The absence of Rep. Elijah Cummings, the late chairman of the House Oversight Committee, looms large as Democrats move forward with impeachment proceedings against President Donald Trump.
It’s been widely reported that Republicans may maneuver Reps. Jim Jordan and Mark Meadows onto the House Intelligence Committee, two of Trump's chief defenders, so they can participate in the first public impeachment hearings this week. I can’t help but think that if Cummings were alive today, Democrats would add him to the panel as a counterweight.
The hard reality is there is no way to replace all the things that Cummings brought to his role. But Democrats have a responsibility to Cummings' memory to choose a successor who can help finish the work he devoted his final days to doing.
We’ve seen in recent congressional hearings, with witnesses as defiant as former Trump campaign manager Corey Lewandowski and as reluctant as former special counsel Robert Mueller, how important it is to have a leader who can keep control, fend off Republican procedural attacks with poise, deal with hostile witnesses, stay on message, speak forcefully, and put forward lines of inquiry that advance investigations.
These are not normal times
Democrats would be wise to fill Cummings' spot with the person they believe can do the best job, regardless of seniority or the traditional inside-baseball metrics they normally rely on. These are not normal times and the new chair will need procedural knowledge as well as courtroom expertise and media savvy. Whoever it is must be prepared for the kind of insolence we’ve seen from Trump-friendly witnesses like Lewandowski and the disruptive parliamentary antics we’ve seen from Trump’s brigade of oversight defenders.
After the 2010 midterm elections swept Republicans back into the majority, Democrats were preparing for a congressional onslaught aimed at fulfilling Senate Republican Leader Mitch McConnell’s pledge to make Barack Obama a one-term president. My boss at the time, Rep. Darrell Issa, R-California, was preparing to ascend to the chairmanship of the House Oversight Committee and declared his intention to hold “seven hearings a week, times 40 weeks.”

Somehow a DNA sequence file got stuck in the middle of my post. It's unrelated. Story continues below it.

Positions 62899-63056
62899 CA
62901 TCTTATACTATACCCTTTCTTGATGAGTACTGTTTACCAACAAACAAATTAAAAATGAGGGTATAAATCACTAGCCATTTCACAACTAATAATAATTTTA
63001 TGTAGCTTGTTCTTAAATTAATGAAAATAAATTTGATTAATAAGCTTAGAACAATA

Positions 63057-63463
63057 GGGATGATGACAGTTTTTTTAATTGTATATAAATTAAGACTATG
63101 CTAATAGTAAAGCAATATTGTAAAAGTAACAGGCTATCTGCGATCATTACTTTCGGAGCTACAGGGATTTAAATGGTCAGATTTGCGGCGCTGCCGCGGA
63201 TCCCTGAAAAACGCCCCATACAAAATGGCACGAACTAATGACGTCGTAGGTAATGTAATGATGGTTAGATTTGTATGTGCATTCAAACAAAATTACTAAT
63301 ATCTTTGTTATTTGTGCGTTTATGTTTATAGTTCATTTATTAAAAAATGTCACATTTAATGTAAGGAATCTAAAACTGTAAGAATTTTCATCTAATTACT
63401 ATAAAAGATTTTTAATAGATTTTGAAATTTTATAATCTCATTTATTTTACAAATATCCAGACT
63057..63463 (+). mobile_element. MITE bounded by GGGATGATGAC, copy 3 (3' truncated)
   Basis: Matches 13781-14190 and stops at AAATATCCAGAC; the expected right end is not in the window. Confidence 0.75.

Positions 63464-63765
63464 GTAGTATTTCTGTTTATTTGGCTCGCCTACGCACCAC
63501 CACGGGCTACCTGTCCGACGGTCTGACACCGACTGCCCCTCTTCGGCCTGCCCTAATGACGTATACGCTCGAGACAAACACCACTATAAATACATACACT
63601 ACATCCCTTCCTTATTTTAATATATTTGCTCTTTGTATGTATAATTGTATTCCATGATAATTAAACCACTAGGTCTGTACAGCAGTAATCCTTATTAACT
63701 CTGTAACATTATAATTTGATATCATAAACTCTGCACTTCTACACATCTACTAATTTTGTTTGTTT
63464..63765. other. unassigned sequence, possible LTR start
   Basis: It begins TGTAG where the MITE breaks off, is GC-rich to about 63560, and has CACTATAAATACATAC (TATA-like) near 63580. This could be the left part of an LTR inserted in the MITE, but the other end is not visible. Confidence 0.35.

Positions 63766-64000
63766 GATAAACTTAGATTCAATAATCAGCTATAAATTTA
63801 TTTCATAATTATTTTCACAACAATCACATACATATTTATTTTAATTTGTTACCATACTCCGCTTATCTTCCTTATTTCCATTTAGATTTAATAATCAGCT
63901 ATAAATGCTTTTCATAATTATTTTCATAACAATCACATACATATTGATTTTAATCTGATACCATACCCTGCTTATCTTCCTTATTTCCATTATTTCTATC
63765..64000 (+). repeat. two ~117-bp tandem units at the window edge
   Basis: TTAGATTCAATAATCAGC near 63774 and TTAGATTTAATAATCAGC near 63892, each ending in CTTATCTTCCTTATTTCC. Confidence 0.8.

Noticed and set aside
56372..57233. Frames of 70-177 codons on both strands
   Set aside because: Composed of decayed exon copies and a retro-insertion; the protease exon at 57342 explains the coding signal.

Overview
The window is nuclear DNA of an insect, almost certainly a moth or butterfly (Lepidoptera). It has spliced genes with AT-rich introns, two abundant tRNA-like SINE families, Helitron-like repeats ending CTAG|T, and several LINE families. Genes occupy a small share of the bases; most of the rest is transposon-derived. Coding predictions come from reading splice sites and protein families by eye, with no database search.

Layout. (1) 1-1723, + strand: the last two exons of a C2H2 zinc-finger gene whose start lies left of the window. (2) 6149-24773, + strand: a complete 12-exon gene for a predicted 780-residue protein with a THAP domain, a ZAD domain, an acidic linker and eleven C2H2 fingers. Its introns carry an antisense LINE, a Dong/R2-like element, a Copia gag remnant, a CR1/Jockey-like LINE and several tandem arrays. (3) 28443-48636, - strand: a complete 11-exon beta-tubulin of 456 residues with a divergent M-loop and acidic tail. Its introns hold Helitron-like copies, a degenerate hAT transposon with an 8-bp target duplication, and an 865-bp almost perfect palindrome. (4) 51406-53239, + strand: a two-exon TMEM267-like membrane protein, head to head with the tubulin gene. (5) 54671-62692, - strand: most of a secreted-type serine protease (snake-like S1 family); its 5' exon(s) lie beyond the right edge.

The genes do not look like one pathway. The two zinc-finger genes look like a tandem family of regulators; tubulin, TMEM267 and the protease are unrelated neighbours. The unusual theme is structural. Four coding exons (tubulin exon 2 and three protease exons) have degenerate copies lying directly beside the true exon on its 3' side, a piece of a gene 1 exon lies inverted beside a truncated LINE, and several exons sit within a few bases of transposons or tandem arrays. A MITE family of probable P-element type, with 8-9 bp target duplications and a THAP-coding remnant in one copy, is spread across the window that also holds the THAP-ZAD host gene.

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Democrats in Congress knew that they needed a tough, disciplined and smart foil to keep Issa in check. The panel’s immediate past chairman, Ed Towns of New York, was in the twilight of his congressional career and said then-Democratic Minority Leader Nancy Pelosi pushed him out. Reps. Carolyn Maloney of New York (now the acting chair) and Dennis Kucinich of Ohio expressed interest in the position, but the Democratic leaders believed Cummings would be the most formidable check on Issa and the Republicans.
They were right.
In many ways, Cummings was the polar opposite of the Republican chairman. Issa was driven, in part, by the pursuit of the limelight, while Cummings avoided it. Issa tended to let his instincts drive him, sometimes resulting in rhetorical overreach, like the time he declared on Rush Limbaugh’s radio show that President Barack Obama was “one of the most corrupt presidents in modern times” — a statement he would later back off.
If you ever watched an Oversight Committee hearing during the Issa years, you would have noticed that Issa inevitably ditched his prepared opening remarks and began speaking extemporaneously. Cummings was, by contrast, the embodiment of on-message discipline. Everything he said was deliberate and with purpose. There were no surprises. He was always prepared. Issa was much more of a fly-by-the-seat-of-your-pants personality. All reporters covering Capitol Hill knew they could get to Issa by just waiting near the House floor or the elevator banks at his office.
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As I’ve watched Trump’s presidency unfold, I have thought countless times that his style reminds me of Issa. Trump, like Issa, tends to speak first and ask questions later. During turbulent times, both would rather double down on their first instincts than retreat or regroup. In moments of confrontation, they’ll embrace the fight instead of seeking the path of de-escalation — like the time Issa cut off Cummings’ microphone.
Cummings' battles with Issa were in many ways his best preparation for dealing with Trump. Nothing illustrated that more than how Cummings forcefully and eloquently responded to Trump’s racist attacks against him and the city of Baltimore.
Maloney, Rep. Stephen Lynch of Massachusetts and Rep. Gerry Connolly of Virginia are actively seeking to succeed Cummings. The House Democratic Steering and Policy Committee will endorse a candidate later this month. The question facing the committee, and all House Democrats, is who can best fill the huge void left by Cummings’ death.
Kurt Bardella, a member of USA Today’s Board of Contributors, was spokesperson and senior adviser for Republicans on the House Oversight and Government Reform Committee from 2009 to 2013. Kurt left the Republican Party in 2017 and joined the Democratic Party. Follow him on Twitter: @kurtbardella
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This article originally appeared on USA TODAY: Trump impeachment: Who will fill Elijah Cummings leadership void?